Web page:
Slabisak, M.D. v. The University of Texas Health Science Center at Tyler et al
MEMORANDUM OPINION AND ORDER denying 104 Opposed MOTION for Sanctions filed by Sara Slabisak, M.D.. Signed by District Judge Amos L. Mazzant, III on 10/4/2018. (daj, )
United States District Court
EASTERN DISTRICT OF TEXAS
SARA SLABISAK, M.D.
THE UNIVERSITY OF TEXAS HEALTH
SCIENCE CENTER AT TYLER and
CHRISTUS GOOD SHEPHERD MEDICAL
Civil Action No. 4:17-CV-597
MEMORANDUM OPINION AND ORDER
Pending before the Court is Plaintiff Sara Slabisak, M.D.’s Motion for Sanctions Against
Defendant the University of Texas Health Science Center at Tyler (“UTHSCT”) (Dkt. #104).
After considering the motions and relevant pleadings, the Court finds Plaintiff’s motion should
be denied (Dkt. #104).
Plaintiff moves for sanctions against Defendant alleging three violations: (1) spoliation of
interview notes; (2) the failure to produce interview notes; and (3) improper deposition conduct
Concerning Plaintiff’s first claim, Donny Henry—UTHSCT’s deputy Title IX
coordinator—and David Conley—UTHSCT’s Title IX coordinator—interviewed Plaintiff on
January 8 and 11, 2016, regarding Plaintiff’s sexual harassment claim against Dr. Mohammad
Makkouk (Dkt. #104 at p. 2). Henry and Conley then interviewed Dr. Makkouk on or about
January 20, 2016 (Dkt. #104 at p. 2).
During these interviews, Henry and Conley made
handwritten notes (Dkt. #104 at p. 2). In his deposition, Henry testified that both his and
Conley’s notes from the interviews with Plaintiff and Dr. Makkouk were shredded after he and
Conley created summaries of the notes (Dkt. #105 at pp. 5–6). Henry explained that he learned
in a previous position at the Office of the Attorney General to shred handwritten notes after
summarizing them (Dkt. #105 at pp. 5–6).
Second, Henry also interviewed Dr. Ifeanyi E. Elueze, Tammy Mitchell, Neil Patel,
Zehra Hussein, and Austin Ogwu in September 2016 (Dkt. #104 at p. 3). Henry testified that he
did not destroy his handwritten notes from these interviews because UTHSCT’s Chief of Police
suggested that Henry should stop shredding his handwritten notes sometime between January
and September 2016 (Dkt. #105 at pp. 10–11). Plaintiff claims UTHSCT did not produce
Henry’s retained handwritten notes until after Henry’s deposition (Dkt. #104 at p. 3).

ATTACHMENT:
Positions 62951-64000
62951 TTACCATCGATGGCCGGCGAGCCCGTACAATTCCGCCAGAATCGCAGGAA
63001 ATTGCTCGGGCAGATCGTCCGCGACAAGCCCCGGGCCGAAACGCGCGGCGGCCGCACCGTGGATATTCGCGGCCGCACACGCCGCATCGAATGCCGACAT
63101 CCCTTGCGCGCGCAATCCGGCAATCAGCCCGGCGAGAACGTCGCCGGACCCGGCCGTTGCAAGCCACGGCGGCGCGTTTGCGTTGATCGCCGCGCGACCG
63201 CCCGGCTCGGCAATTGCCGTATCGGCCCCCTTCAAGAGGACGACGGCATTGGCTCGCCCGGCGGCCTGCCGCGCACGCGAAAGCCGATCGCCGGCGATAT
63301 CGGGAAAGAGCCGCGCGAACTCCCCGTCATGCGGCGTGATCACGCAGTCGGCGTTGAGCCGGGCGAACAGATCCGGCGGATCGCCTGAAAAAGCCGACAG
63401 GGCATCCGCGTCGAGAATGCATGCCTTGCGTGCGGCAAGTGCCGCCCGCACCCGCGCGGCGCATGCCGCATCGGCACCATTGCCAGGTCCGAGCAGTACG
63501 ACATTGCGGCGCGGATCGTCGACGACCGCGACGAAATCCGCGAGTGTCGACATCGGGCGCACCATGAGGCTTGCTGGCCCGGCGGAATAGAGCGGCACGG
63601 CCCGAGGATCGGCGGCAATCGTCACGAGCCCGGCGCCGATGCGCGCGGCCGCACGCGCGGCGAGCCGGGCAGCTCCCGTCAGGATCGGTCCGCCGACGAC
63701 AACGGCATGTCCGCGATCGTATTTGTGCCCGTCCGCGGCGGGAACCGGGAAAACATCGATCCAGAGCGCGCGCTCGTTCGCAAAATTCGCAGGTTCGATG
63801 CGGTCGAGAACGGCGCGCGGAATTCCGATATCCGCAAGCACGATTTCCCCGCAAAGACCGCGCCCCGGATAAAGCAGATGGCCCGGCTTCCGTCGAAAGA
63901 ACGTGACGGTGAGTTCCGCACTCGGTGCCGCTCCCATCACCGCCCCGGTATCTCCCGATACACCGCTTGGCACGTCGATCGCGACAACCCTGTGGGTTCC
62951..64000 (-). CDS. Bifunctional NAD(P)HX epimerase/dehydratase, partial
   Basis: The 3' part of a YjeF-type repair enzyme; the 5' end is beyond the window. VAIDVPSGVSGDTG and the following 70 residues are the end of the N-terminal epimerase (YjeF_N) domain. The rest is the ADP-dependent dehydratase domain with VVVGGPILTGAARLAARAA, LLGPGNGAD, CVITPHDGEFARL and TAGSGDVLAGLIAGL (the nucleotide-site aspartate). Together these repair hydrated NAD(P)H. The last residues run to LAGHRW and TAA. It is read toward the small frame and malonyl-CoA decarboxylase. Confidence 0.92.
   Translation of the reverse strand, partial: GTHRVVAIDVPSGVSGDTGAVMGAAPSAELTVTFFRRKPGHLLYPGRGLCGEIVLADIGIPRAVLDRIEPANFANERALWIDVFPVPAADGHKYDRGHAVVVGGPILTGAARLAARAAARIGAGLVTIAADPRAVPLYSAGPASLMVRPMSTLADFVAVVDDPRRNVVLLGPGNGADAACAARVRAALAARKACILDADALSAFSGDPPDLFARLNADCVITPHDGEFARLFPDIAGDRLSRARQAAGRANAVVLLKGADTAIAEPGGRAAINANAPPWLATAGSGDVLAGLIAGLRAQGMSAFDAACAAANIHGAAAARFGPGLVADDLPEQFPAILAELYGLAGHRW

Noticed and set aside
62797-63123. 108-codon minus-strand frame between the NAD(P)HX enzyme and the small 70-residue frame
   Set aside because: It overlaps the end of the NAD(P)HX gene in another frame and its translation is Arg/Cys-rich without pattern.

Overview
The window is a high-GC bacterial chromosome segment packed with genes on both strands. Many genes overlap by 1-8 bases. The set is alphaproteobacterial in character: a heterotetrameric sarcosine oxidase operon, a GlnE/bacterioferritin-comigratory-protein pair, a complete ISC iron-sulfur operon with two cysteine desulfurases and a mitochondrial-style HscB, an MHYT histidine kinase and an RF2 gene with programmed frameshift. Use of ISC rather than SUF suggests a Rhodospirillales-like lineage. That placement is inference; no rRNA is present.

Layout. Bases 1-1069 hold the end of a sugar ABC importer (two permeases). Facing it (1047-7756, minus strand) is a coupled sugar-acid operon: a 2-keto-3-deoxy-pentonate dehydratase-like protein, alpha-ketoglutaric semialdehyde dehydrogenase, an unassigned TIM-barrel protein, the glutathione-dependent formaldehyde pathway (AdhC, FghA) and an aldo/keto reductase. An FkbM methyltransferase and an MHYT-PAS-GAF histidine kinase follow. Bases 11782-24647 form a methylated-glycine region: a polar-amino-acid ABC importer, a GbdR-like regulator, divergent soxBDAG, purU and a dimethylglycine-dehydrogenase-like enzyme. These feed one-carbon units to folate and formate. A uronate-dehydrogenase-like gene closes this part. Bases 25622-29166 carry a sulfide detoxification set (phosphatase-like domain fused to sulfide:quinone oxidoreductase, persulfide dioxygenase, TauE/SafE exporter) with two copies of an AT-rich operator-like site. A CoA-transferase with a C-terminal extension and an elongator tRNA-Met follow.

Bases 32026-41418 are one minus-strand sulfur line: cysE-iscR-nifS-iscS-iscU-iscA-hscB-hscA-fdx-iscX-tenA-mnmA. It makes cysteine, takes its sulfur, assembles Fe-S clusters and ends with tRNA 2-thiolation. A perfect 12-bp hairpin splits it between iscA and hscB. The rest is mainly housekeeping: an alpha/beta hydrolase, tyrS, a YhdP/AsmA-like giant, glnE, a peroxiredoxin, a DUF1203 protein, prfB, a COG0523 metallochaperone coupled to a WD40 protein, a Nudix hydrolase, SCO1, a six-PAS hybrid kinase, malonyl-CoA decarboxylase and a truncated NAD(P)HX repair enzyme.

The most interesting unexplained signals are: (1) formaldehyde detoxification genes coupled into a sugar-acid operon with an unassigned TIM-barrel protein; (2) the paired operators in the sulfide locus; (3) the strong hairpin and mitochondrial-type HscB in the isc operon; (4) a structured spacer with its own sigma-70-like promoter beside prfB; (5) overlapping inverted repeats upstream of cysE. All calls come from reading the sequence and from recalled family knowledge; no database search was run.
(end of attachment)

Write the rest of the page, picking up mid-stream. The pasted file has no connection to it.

Third, during Henry’s deposition, Plaintiff claims that Terry Witter—Vice Preisent for
Legal Affairs and Chief Legal Officer of UTHSCT—“arose from her seat, walked over to Henry,
and pointed out to Henry sections of the document he was being questioned upon.” (Dkt. #104
at p. 3). Plaintiff contends Witter unethically assisted Henry’s testimony (Dkt. #104 at p. 9).
Plaintiff filed the motion at issue on August 13, 2018 (Dkt. #104). UTHSCT filed its
response to the motion on August 17, 2018 (Dkt. #106). Plaintiff did not file a reply to the
“‘[T]he judge [imposing sanctions] should take pains neither to use an elephant gun to
slay a mouse nor to wield a cardboard sword if a dragon looms. Whether deterrence or
compensation is the goal, the punishment should be reasonably suited to the crime.’” Rimkus
Consulting Grp., Inc. v. Cammarata, 688 F. Supp. 2d 598, 618 (S.D. Tex. 2010) (quoting
Anderson v. Beatrice Foods Co., 900 F.2d 388, 395 (1st Cir. 1990)).
“Spoliation of evidence ‘is the destruction or the significant and meaningful alteration of
evidence.’” Guzman v. Jones, 804 F.3d 707, 713 (5th Cir. 2015) (quoting Rimkus, 688 F. Supp.
2d at 612). “Mere destroying or altering of evidence, however, does not necessarily mean that a
party has engaged in sanction-worthy spoliation.” Smith v. Chrysler Grp., LLC, 1:15-CV-218,
2016 WL 7741735, at *3 (E.D. Tex. Aug. 31, 2016) (citing Ashton v. Knight Transp., Inc., 772
F. Supp. 2d 772, 789 (N.D. Tex. 2011); Rimkus, 688 F. Supp. 2d at 642). “A party’s duty to
preserve evidence comes into being when the party has notice that the evidence is relevant to the
litigation or should have known that the evidence may be relevant.” Guzman, 804 F.3d at 713
(quoting Rimkus, 688 F. Supp. 2d at 612). “The Fifth Circuit permits an adverse inference
against the destroyer of evidence only upon a showing of ‘bad faith’ or ‘bad conduct.’” Condrey
v. SunTrust Bank of Ga., 431 F.3d 191, 203 (5th Cir. 2005); see also King v. Ill. Cent. R.R., 337
F.3d 550, 556 (5th Cir. 2003).
“Bad faith, in the context of spoliation, generally means
destruction for the purpose of hiding adverse evidence.” Guzman, 804 F.3d at 713 (citing Mathis
v. John Morden Buick, Inc., 136 F.3d 1153, 1155 (7th Cir. 1998)). “The term ‘bad faith’ has
been described as conduct involving ‘fraudulent intent and a desire to suppress the truth.’”
Ashton, 772 F. Supp. 2d at 800 (quoting Consol. Aluminum Corp. v. Alcoa, Inc., 244 F.R.D. 335,
344 (M.D. La. 2006)). “A trial court’s decision on a motion for sanctions for spoliation of
evidence during discovery is reviewed for abuse of discretion.” Guzman, 804 F.3d at 713 (citing
Sierra Club, Lone Star Chapter v. Cedar Point Oil Co., 73 F.3d 546, 569 (5th Cir. 1996)).
Rule 37 Sanctions—Untimely Production
Federal Rule of Civil Procedure 37 enables the Court to sanction a party for its failure to
comply with a court order or disclose evidence. FED. R. CIV. P. 37(b)–(c); Chilcutt v. United
States, 4 F.3d 1313, 1319–20 (5th Cir. 1993); SynQor, Inc. v. Artesyn Techs., Inc., No. 2:07-CV497-TJW-CE, 2011 WL 2683184, at *3 (E.D. Tex. July 11, 2011). “The following factors
should guide a districts court’s exercise of its discretion to impose sanctions for a discovery
violation: ‘(1) the reasons why disclosure was not made; (2) the amount of prejudice to the
opposing party; (3) the feasibility of curing such prejudice with a continuance of the trial; and (4)